Now, why are we not listing at least the basics of the emotional scale, the colors of the rainbow, the notes of the octave? Do you see why we don’t?

I get that you don’t want to lend any authority to any given division of the spectrum.

Very good. As we say, you will each construct your own list, and that list will be pretty representative, for you. But just as we’re always saying don’t judge others or yourself, so we would say, don’t think to prescribe an “objectively true” scale of emotion or colors or musical values. Arbitrary is arbitrary, and although arbitrary has its place in the analytical process, it is a case of the Buddha’s “Make a distinction, make an error.” Distinctions are necessary for analysis, and for clarity of thought, only do not confuse them with reality.

I know what you mean by that last sentence: Distinctions are useful but personal. They are not absolutes because they cannot be.

It is the confusion of necessarily provisional distinctions with seemingly absolute conditions that locks people into partial viewpoints that seem self-evident. Again, that is useful sometimes, and for some it is useful all the time. But for our purposes, it does not serve.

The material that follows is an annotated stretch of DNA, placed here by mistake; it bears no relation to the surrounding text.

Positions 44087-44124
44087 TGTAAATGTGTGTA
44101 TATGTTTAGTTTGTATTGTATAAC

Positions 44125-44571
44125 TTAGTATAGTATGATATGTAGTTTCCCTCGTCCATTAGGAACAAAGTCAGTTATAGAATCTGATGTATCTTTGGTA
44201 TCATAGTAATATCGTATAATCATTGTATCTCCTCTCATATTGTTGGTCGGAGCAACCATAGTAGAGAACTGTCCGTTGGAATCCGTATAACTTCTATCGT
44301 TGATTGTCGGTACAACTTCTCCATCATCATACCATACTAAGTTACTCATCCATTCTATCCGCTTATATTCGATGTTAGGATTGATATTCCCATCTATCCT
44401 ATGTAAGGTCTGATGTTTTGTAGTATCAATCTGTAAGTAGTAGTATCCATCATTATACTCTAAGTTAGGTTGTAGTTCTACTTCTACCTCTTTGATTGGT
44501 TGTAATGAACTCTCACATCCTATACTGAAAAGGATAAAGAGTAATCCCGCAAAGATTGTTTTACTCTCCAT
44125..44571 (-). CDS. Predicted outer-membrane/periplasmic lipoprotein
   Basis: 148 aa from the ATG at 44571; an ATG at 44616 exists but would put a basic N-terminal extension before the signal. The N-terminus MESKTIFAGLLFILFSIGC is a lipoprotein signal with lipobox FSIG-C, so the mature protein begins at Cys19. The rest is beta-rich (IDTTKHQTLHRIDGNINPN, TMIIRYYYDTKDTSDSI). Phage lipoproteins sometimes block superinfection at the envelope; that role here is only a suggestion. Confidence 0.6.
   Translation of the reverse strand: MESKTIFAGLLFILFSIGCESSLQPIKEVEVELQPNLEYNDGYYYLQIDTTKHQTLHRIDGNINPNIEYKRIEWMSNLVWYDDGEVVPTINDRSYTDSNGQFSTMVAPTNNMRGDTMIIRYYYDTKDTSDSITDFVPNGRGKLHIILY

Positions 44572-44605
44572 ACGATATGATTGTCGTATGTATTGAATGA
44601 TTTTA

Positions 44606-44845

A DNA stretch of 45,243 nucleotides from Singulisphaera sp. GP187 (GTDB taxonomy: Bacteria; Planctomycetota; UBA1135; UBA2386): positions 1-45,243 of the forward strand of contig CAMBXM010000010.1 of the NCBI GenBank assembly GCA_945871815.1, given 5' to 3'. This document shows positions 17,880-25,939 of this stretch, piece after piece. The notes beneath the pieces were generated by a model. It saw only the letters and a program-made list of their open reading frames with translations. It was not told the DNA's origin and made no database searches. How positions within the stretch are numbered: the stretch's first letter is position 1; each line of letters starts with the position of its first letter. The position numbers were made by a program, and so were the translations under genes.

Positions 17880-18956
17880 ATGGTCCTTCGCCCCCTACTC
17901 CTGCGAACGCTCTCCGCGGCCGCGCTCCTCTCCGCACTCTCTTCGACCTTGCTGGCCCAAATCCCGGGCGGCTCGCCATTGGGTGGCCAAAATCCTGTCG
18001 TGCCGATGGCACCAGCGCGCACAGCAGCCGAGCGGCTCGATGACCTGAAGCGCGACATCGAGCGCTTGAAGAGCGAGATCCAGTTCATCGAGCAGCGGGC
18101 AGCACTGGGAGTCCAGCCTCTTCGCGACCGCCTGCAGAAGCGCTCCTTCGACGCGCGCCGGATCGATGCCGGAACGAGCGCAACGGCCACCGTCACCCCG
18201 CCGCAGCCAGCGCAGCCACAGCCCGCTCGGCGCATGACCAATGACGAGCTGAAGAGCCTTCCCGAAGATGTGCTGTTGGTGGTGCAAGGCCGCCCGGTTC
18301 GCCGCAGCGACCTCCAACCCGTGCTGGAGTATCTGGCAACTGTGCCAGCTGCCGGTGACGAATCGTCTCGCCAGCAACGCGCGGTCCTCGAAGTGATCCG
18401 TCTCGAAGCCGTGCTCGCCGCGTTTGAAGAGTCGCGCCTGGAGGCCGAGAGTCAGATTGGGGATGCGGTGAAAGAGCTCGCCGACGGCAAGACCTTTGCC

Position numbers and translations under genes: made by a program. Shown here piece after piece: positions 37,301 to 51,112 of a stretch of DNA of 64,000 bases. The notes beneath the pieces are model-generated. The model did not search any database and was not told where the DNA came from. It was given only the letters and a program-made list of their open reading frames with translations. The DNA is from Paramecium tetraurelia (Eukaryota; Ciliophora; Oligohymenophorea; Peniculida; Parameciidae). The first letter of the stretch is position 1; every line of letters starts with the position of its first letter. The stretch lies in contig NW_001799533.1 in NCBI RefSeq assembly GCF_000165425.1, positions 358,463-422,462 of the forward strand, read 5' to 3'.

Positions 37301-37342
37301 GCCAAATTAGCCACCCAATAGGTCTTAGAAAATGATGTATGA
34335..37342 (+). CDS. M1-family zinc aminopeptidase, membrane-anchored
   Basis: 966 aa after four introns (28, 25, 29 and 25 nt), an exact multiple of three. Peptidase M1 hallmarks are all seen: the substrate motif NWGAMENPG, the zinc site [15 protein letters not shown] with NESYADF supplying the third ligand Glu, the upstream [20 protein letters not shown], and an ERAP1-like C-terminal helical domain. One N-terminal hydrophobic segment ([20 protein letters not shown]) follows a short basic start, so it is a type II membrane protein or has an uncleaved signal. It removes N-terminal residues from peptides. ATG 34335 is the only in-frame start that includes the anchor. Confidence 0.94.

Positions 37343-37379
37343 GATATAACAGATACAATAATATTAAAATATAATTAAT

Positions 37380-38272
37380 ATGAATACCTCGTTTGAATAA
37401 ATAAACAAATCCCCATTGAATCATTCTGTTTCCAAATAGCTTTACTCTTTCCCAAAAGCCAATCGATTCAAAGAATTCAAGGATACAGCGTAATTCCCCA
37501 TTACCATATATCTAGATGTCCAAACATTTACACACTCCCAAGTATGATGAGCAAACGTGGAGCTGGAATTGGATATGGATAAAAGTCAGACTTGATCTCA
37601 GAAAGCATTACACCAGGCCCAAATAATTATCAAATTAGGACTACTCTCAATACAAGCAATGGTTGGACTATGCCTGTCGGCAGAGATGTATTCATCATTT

So let’s move to Dirk’s seventh question, noting in passing that we have already addressed question five just now.

[#5: “How common is it for people to have variations in sensitivity to various emotions, up to and including the absence of certain emotions.”]

So you have. Interesting, I didn’t see this implication till I just looked back on his list.

Notice, too, how you now see what before you could only either take his word for, or wait for illustration of, or silently disagree on.

I do, yes. I couldn’t imagine that we did not all experience the same emotions. I was willing to postulate the idea, but couldn’t see how it could be. And now I can, and in fact now it seems evident that perhaps no two of us live in the same emotional world any more than in the same perceptual or conceptual world.

That’s correct. Strange how problems in communication arise among you, isn’t it?

Very funny. I would say, “You try it,” except that of course you, via your extensions into 3D life, do try it, do experience it.

How could we help explain, if we had no first-hand and second-hand experience of what we would explain?